Brasher Letter

Published 12:00 am Friday, January 29, 2010

Minister defends his position on disconnect between faith and practice

Over the last several weeks, I’ve received a great deal of feedback concerning the article that  appeared in the Jan. 5 Panolian (“‘Most religious state’ overlooks disconnect between belief and practice, minister states”).

In the article, I mentioned there seemed to be a disconnect between our faith and practice. Many of you have asked privately for clarification, and I would like to respond to those queries.

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First, some of you have posed the question: how could we, in Mississippi, lead the nation in per capita charitable giving, and subsequently, have this “disconnect” between faith and practice?

This is a reasonable question. I would argue that more people give more out of a sense of guilt and duty than out of a true measure of faith and love. To be honest, it is quite innocuous to write a check or make a pledge, which, regardless of motive, is a wonderful thing to do, but writing a check in your lounge chair is far different than giving your time, talent and money.

Giving self and wealth puts you in the midst of the real battle, where you transcend from a back seat driver to the person steering the wheel. To me, this is the paramount transition of what it means to be an authentic Christian.

As stated in my previous writ, salvation is more than being rescued from hell, which I firmly believe exists, but salvation is also a means of taking your spiritual freedom and applying it to the world around you.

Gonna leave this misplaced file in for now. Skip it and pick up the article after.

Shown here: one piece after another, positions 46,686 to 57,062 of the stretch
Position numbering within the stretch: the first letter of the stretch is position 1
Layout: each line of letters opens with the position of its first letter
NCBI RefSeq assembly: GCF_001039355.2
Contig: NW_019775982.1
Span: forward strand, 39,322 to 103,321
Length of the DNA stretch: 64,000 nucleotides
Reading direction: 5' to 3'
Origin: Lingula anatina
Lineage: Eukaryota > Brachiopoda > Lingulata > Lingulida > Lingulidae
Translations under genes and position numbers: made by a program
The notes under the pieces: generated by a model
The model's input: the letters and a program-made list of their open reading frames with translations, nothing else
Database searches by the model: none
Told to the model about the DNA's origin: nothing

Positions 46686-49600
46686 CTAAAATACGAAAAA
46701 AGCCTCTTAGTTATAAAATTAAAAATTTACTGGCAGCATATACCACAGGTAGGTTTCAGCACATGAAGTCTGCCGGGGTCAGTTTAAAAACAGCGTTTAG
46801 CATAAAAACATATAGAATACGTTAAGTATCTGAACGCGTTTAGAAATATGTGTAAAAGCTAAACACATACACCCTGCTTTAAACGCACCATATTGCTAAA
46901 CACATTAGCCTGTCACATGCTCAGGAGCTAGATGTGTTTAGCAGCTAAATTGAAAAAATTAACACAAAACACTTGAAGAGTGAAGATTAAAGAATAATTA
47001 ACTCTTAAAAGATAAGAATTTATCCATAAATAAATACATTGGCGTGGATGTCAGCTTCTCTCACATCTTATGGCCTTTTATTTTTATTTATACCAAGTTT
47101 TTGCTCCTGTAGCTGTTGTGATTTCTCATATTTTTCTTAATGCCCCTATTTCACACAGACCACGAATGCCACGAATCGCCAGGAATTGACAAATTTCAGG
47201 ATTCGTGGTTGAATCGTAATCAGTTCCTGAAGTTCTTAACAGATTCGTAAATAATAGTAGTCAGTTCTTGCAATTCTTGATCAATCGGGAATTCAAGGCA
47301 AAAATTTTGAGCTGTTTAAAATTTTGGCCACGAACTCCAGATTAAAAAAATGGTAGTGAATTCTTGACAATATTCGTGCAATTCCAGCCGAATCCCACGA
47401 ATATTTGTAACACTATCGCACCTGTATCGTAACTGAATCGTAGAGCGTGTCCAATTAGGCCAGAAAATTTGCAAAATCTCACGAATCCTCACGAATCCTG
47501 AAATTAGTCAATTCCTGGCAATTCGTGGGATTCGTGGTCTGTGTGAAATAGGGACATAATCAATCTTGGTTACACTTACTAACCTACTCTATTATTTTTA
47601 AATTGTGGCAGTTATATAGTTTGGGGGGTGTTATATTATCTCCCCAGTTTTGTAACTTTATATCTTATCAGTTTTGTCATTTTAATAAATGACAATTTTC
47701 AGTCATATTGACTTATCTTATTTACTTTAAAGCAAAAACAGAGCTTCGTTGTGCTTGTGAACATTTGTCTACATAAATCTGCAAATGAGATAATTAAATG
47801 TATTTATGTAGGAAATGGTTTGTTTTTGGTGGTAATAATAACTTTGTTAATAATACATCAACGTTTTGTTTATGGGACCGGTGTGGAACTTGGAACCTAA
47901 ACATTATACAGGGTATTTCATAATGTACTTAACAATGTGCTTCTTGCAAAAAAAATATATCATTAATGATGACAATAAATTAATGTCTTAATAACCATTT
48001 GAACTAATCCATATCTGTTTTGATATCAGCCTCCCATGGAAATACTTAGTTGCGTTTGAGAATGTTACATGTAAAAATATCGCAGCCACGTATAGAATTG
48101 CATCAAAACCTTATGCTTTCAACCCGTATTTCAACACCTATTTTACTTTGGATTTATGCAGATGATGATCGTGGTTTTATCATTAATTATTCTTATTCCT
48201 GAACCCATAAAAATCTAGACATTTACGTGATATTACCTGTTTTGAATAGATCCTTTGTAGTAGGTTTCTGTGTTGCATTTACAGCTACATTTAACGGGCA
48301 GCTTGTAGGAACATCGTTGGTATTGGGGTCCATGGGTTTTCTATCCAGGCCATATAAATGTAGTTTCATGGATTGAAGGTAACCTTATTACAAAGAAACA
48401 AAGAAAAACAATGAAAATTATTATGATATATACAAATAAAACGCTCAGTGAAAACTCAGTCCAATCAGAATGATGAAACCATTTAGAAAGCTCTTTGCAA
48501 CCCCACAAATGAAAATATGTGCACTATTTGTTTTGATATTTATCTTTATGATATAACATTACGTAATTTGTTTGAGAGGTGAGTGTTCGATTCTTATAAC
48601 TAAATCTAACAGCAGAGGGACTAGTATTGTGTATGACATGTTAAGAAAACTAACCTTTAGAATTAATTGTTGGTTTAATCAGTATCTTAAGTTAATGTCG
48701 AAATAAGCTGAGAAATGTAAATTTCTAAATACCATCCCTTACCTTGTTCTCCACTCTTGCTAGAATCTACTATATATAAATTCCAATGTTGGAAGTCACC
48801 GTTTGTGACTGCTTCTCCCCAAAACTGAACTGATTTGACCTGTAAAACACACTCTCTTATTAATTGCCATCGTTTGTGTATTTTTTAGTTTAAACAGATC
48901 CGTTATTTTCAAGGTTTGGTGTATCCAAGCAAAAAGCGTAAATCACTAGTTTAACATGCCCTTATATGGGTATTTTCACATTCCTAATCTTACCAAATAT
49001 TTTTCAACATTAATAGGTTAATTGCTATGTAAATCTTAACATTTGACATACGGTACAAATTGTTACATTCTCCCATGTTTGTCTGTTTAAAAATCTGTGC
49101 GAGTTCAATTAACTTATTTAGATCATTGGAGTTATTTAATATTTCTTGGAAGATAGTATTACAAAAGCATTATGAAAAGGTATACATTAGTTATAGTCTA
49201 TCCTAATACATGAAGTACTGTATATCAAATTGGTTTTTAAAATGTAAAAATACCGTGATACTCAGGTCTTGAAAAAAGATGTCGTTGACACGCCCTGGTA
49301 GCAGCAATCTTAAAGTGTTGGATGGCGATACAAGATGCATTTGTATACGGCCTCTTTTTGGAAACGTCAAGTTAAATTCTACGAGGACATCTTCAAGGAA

A case in point is the tragedy of Haiti. Now, some ministers, like Reverend Pat Robertson, quickly declared that this was God’s punishment for the people of Haiti due to their pagan ways. And yet, any insipid and imprudent person could say the same thing about any disaster.

As I said in my first article, hypocrisy and self-righteousness is hard to overcome, especially when so many people have personal revelations from God that flatly contradict Scripture. Personally, I would rather take my chances with the direction that emanates from Scripture than from someone who claims to be a modern prophet from God.

Sadly, in the Deep South, we often have more “prophets” than individuals with a sense of spiritual discernment.

Again, I return to my initial article concerning my statement on emotionalism. A few readers asked me personally my opinion on worship and the role of emotions. Without some praise and emotion, worship is dead – period. Yet, a shout for the sake of a shout is only heard by men and not from God. By the way, such fraudulent outbursts only edify the individual and deceive the church as a whole.

Finally, instruction is needed in the church to combat the social and spiritual ills that plague our state. Bible stories retold in Sunday school and rehashed from the pulpit are inadequate. The Bible should be declared with boldness, literally verse by verse, and followed by principle and application that has stood the test of time with untold thousands, in this area, bearing the witness of that change.


Dr. Andrew Brasher
Cornerstone Baptist Church